Father Delisi's Chronicles of his trip to Termini Imerese, September 2002
Dear Laura and cousins,
For some time I have been trying to get through to you, but with little success. I hope this E-mail gets to you and the cousins I have four hand written pages and I will try to send them on to you. Remember that an Italian computer does not have and English spell-check.
VISIT TO TERMINI IMERESE
Sept. 28, 2002.
My last visit to Termini was 20 years ago. The memory has a way of recalling things just as they were 20 years ago and now I am somewhat shocked at the similarities and the differences. The world just had to move on as it did here.
Perhaps the biggest change has been within myself. I find myself less enthusiastic about climbing up and down steep steps. The noise and rush of this city is the same as motorcycles and small cars go up and down the crowded narrow streets.
This trip has been accented with the presence of two new friends found on the Termini web site. Gloria nd Chuck Otto flew into Rome where we met and whenever I was free, I joined them in visiting the sites of the City. We also attended a public audience with the Pope and then went on to visit the Cistine Chapel and other sites.
We fllew out seperately on Friday and met in Palermo where my cousins led us along the express way to the city of our forefathers. For the first day we simply settled in and enjoyed the scenery and the food. I am staying with my first cousin while the Ottos are at the Grand Hotel with the grand prices. (Bottled water at $4.)
Yesterday Mario Galioto drove us to one of his plots of land with 75 olive trees filled with olives. These trees are hundreds of years old. The scenery is fantastic as one beholds the mountains on one side and the Mediteranian on the other. The age of plastic bottles has made its impart and even here the sides of the roads are cluttered with trash, a sign of our age.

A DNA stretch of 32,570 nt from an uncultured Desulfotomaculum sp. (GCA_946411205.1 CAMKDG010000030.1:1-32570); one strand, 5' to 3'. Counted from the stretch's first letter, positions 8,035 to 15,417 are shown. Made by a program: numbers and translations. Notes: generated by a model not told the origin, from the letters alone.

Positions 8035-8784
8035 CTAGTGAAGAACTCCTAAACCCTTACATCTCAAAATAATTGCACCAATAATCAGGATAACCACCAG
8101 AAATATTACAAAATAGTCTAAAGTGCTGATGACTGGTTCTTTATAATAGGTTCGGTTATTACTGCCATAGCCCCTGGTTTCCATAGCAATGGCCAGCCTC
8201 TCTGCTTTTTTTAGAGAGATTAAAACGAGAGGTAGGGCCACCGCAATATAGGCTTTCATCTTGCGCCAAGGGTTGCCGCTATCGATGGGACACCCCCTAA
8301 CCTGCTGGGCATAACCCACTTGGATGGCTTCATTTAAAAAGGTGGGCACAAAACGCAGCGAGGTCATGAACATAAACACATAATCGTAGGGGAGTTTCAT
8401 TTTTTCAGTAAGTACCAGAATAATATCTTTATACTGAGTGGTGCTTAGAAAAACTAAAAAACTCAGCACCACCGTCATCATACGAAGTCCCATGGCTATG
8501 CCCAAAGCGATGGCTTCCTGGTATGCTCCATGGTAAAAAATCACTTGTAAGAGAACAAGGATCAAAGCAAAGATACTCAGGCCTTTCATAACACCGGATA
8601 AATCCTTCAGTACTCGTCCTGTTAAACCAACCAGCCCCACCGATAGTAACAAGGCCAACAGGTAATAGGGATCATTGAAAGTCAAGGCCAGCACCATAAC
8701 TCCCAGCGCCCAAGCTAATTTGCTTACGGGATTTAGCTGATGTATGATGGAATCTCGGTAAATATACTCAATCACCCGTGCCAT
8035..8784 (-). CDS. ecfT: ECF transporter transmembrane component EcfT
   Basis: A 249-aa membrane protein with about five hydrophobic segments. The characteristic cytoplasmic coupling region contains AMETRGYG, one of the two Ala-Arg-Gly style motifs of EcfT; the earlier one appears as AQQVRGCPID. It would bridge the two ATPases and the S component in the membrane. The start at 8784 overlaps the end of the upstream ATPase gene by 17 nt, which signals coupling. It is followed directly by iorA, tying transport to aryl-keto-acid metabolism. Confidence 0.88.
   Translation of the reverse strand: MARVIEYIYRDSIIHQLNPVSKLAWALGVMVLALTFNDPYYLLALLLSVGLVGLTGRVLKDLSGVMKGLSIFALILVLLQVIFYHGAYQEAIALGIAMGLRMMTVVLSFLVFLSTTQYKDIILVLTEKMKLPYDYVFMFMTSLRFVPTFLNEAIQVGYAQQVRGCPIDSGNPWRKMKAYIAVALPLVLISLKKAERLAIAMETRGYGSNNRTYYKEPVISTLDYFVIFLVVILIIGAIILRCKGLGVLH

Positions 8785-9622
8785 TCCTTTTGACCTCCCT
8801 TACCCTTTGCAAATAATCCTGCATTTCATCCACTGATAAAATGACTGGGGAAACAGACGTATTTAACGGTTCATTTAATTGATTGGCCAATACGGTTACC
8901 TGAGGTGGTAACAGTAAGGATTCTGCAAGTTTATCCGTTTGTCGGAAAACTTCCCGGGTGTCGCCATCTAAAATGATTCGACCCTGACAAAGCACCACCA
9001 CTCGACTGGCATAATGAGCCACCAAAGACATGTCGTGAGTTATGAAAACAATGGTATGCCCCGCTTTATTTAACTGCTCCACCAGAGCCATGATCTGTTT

Within the past 20 years there has been a revival of old sites. Churches that were closed twenty years ago are once again open as places of tourism rather than of worship. Seemingly the government has released funds for the restoration of old building. The Lions Club of Termini has taken this on as one of their projects.
Our first great adventure was to visit the Church of Saint Ursula (Orsola). Franscesco Amodeo, president of the Lions Club and also a reporter for the daily newspaer Giornale Di Sicilia was there to unlock the doors and give us the grand tour. We descended about 40 steps to a crypt or catacomb where there were dried up bodies in caskets and some hanging on hocks from the wall. There was a trap door in the floor and beneigth was a chamber filled with bones. To my surprise, the wall that was filled with caskets 20 years ago was now empty. I wonder what happened to those caskets and bones. This place was cleaned up to become a quasi place for tourism, but lost some of old austerity. We took lots of photos to show to you all. A lot of these places remain locked up, but if one know the right poeple with the right keys one is able to get in. These places that were once vibrant places of worship testifying to a faith that must have motivated these people to build such structures that are now simply objects of interest to a few of us visitors, while life continues for the average person. In almost every block there is a church pointing to something or someone beyond the beauty of the mountains, sea and sky. They say that there were at one time 63 churches in this city. At present 31 are still open. A pstor may have more than one church under his jurisdiction. There is only one evangelical church and one Jahovah witness church. (No Jewish temple or places of worship for Muslums.)
Yesterday afternoon we also walked to the Church of the Annunciation where again we found a hole in floor of the church that was also filled with dried up corpses.
On Friday afternoon we did get into the Cathedral to see some of the records. I have to wrote more at some other time.
Mario just walked in and want to take me somewhere so I will have to stop writing for the present. Be patient since I intend to write more.
PAX. Fr. Anthony Delisi
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